Scores of parenting books are published every year, often with opposing titles and recommendations. Every parent wants to do right by their children, and many are turning to parenting books in order to gain skills, knowledge and ideas.
Can parenting books hurt more than they help?
In a recent essay for National Public Radio, entitled “Why I’ll Never Read Another Parenting Book,” writer Samantha Schoech addresses parenting and the 2013 Bestseller, “How Children Succeed.”
“Like the ever-changing tide of nutritional advice, the constant and contradictory world of parenting advice is as confusing as it is enlightening and as shaming as it is helpful…. Parents are not people machines to be tinkered with and adjusted until the product comes out right.”
Many parenting books offer ideas, tips and well-researched advice that can instill confidence in new parents and help them tackle scenarios from potty training to back-talking.
How can a new parent know when enough is enough?
It’s important to remember that parenting books are a relatively new phenomena. In the generations before us, parents didn’t have an information overload and seemed to do just fine.
”When I had Emma, my first child, there was no information for new mothers,” notes Heidi Murkoff, author of “What to Expect When You’re Expecting,” in England’s Daily Mail newspaper. “My generation had been raised by stay-at-home mothers to be career girls. We didn’t know how to cook and had never even held a baby. My generation struggled alone through the mysteries of child-rearing, confused and longing for support.”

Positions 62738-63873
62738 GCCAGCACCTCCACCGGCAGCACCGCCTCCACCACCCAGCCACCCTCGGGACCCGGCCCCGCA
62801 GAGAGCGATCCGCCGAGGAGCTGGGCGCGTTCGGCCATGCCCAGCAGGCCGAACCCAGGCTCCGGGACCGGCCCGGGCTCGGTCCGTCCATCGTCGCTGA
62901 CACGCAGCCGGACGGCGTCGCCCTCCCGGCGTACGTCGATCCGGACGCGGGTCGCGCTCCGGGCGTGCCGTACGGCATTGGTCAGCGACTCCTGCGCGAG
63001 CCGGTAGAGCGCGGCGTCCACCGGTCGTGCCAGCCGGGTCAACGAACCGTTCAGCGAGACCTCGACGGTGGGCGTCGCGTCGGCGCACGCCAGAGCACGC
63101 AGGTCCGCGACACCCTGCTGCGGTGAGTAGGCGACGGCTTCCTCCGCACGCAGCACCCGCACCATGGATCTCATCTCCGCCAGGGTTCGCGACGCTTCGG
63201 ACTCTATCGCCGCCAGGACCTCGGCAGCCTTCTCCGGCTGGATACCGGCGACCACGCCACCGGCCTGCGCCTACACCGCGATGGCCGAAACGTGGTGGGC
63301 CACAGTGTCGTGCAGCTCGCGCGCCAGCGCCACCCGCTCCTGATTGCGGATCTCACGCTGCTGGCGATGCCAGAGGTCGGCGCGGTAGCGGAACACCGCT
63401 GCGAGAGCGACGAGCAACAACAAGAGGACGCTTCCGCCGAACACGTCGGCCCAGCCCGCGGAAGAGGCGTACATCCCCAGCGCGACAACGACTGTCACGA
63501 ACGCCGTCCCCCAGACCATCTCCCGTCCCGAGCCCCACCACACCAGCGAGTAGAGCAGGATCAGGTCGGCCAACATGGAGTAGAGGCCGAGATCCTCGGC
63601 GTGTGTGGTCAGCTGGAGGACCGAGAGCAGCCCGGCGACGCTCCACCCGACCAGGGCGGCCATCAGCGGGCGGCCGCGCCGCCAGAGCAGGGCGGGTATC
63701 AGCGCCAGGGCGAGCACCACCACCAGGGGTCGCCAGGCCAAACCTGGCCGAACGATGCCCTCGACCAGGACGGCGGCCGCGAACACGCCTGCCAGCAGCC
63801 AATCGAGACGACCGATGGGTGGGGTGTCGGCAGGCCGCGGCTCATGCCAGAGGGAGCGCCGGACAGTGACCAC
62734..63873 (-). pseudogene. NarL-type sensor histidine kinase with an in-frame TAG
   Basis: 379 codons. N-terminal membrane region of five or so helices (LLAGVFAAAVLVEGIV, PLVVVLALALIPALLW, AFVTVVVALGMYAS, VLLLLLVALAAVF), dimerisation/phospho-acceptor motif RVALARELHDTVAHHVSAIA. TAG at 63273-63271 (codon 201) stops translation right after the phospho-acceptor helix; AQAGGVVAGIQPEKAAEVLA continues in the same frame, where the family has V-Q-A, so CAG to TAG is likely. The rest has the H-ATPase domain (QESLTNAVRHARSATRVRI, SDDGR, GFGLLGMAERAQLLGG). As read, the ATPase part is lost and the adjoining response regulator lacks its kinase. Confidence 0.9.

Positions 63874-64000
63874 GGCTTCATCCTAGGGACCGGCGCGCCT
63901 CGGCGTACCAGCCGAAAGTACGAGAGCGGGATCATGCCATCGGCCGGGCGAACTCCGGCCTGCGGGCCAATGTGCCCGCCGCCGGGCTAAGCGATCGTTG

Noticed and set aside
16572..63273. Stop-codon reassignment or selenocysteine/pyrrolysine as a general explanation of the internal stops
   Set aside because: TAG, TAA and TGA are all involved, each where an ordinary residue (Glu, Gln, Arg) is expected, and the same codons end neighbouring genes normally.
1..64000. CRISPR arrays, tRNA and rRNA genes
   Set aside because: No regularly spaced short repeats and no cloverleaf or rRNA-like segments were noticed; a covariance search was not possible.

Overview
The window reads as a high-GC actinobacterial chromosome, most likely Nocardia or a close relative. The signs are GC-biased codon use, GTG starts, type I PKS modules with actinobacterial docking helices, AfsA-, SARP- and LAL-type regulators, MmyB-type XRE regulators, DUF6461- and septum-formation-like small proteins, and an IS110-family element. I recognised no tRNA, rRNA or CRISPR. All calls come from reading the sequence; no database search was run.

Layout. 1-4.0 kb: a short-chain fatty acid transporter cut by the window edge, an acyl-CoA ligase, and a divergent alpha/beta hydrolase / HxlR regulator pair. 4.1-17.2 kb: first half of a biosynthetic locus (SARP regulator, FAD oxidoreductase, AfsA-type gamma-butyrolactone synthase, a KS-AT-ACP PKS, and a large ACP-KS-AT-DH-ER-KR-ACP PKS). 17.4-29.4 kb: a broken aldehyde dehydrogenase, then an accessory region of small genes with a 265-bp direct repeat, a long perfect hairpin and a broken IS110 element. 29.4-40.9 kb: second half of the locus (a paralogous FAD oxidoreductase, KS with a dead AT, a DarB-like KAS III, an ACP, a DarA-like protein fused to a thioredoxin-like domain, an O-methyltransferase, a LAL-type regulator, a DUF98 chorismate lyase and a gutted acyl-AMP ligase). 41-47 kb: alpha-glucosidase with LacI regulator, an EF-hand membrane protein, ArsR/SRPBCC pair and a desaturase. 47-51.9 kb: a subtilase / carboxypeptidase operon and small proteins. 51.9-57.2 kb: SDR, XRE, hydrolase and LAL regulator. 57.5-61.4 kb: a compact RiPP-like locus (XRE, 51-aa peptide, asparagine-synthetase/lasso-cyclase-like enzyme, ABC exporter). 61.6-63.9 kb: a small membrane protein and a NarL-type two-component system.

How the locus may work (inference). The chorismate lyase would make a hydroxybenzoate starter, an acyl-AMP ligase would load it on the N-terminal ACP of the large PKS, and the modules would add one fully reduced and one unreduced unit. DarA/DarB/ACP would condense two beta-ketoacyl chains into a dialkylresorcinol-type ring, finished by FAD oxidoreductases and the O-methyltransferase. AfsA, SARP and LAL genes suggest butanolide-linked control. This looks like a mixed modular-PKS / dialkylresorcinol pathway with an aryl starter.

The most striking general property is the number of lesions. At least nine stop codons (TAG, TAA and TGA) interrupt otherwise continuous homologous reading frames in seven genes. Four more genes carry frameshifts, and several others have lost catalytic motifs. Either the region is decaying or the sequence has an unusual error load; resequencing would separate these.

Murkoff bemoans that “Society’s race for the perfect parenting prize has become all-consuming… It scares me that today’s mothers — dashing from one activity to another — won’t get to enjoy that same precious time with their children.”
Perhaps the best parenting advice is too simple for a parenting book. As Murkoff says she advised her daughter: “Allow Lennox time to just be a baby, and allow yourself time to enjoy each chubby, dribbling, gurgling moment of joy (and even those moments of red-faced despair) that motherhood brings.”